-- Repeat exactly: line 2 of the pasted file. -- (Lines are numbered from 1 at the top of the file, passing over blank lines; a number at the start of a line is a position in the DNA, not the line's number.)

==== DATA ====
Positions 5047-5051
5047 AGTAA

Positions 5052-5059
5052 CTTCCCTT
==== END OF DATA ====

5047 AGTAA